While the stove warmed, he would prepare a pot of coffee, gather enough wood to feed the stove until his boys got up to do their chores before school and then he’d stare out of the window above the sink trying to read the sky for the weather of the day.  And he would sing.

In the winter months, he stayed in the kitchen to drink his morning cup of Joe, but when the temperature was twenty degrees or warmer, he sat on one of the two steps on the front porch and serenaded the neighborhood. 

I’ve been told by several of those who were kids in the area during the years, that they loved waking to his songs.  He sang old-timey songs, love songs, songs of the season and songs that he made up. 

He didn’t take requests.  In fact, if anyone approached him or even glanced at him with too much interest while walking down the street, he’d immediately stop singing and go inside.  He was a shy kinda guy.

When I was five, he took me out to his blacksmith shop one afternoon while he worked to repair the rakes on a hay rake.  Even though I was a small town kid, I wasn’t a farm kid and was basically useless pumping the bellows.  At least, I was until he taught me the rhythm of the pump.  Singing a song with emphasis on the final word in each stanza, he showed me how to keep the heat in the hearth just right so he could work the metal with his hammer on the anvil for a few minutes before returning it for more heat.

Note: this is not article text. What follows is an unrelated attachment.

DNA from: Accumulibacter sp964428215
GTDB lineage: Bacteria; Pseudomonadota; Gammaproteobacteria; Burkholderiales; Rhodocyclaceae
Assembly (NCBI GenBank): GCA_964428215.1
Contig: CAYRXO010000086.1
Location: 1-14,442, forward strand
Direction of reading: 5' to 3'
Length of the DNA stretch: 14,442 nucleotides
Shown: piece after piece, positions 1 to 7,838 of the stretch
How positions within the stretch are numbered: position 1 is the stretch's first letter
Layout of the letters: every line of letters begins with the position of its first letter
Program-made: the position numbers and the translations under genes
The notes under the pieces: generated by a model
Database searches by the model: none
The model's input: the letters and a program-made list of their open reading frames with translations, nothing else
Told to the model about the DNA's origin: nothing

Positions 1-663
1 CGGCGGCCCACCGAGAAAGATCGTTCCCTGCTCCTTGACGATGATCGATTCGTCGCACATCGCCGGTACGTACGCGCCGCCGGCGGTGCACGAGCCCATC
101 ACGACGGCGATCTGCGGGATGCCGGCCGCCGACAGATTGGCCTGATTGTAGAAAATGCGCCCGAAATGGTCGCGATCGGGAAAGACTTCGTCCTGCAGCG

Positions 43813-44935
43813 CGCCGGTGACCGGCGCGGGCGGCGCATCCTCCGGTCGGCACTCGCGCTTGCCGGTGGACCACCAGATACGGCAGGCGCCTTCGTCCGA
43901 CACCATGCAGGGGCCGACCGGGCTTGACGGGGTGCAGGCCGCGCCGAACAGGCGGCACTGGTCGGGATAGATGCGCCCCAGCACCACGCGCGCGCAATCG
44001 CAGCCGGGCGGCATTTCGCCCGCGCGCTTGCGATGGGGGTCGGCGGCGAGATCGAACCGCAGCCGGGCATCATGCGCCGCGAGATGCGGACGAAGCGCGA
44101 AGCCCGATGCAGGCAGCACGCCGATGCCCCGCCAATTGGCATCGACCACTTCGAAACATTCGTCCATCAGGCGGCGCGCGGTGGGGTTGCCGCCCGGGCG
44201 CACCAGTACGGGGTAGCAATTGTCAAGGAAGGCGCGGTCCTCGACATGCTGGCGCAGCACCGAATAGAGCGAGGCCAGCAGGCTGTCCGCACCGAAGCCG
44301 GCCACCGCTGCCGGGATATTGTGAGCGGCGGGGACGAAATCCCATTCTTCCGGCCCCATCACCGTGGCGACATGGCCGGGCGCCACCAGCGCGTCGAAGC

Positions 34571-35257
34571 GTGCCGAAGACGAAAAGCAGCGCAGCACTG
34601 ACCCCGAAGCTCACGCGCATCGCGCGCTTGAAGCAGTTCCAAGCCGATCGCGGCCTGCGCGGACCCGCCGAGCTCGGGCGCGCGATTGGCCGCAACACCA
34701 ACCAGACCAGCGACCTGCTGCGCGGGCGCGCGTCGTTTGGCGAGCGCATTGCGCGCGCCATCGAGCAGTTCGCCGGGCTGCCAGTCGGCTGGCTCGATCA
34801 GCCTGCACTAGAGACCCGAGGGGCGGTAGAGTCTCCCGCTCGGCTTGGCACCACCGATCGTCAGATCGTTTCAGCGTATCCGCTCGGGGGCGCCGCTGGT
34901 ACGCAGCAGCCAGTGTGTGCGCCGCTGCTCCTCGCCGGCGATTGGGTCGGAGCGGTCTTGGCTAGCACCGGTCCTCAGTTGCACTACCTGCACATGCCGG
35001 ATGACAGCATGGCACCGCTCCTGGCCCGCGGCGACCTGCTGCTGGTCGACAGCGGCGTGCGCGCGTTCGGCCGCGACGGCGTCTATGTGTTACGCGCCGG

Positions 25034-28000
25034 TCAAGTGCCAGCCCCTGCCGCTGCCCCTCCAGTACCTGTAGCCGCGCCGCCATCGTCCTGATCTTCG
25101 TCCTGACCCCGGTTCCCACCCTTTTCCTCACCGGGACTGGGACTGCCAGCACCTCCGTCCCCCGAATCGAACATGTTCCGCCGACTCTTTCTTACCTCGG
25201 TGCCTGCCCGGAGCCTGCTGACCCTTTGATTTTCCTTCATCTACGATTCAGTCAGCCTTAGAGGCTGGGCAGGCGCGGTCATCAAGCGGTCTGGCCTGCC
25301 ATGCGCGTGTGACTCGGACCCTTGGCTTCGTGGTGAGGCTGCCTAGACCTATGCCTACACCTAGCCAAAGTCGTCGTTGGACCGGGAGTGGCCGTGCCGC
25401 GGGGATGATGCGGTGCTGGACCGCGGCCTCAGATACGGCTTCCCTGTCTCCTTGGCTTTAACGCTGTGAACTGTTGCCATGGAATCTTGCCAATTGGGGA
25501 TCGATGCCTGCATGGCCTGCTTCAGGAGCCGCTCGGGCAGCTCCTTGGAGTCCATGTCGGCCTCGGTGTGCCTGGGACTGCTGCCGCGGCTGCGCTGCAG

It was an unusual day in my experience with him, because while my reedy five-year-old voice called out the bellows-pumping ditty, he sang harmony and circled my tune with layers and layers of beautiful music.  In fact, it was so beautiful that he had to remind me to start pumping again several times when I stood in silent amazement at music coming out of this quiet man.

Huggard Frank feeding sheep_sm He sang to his dog, to his sheep and to a cow that day too.  They liked it.  I could tell.  Their heads all popped up and they all moved to the point of their pens and pastures closest to him when he turned to face them over the bellows.  It wasn’t a new experience for them, but like me, they all stood still in rapt attention to the generator of such beautiful sounds.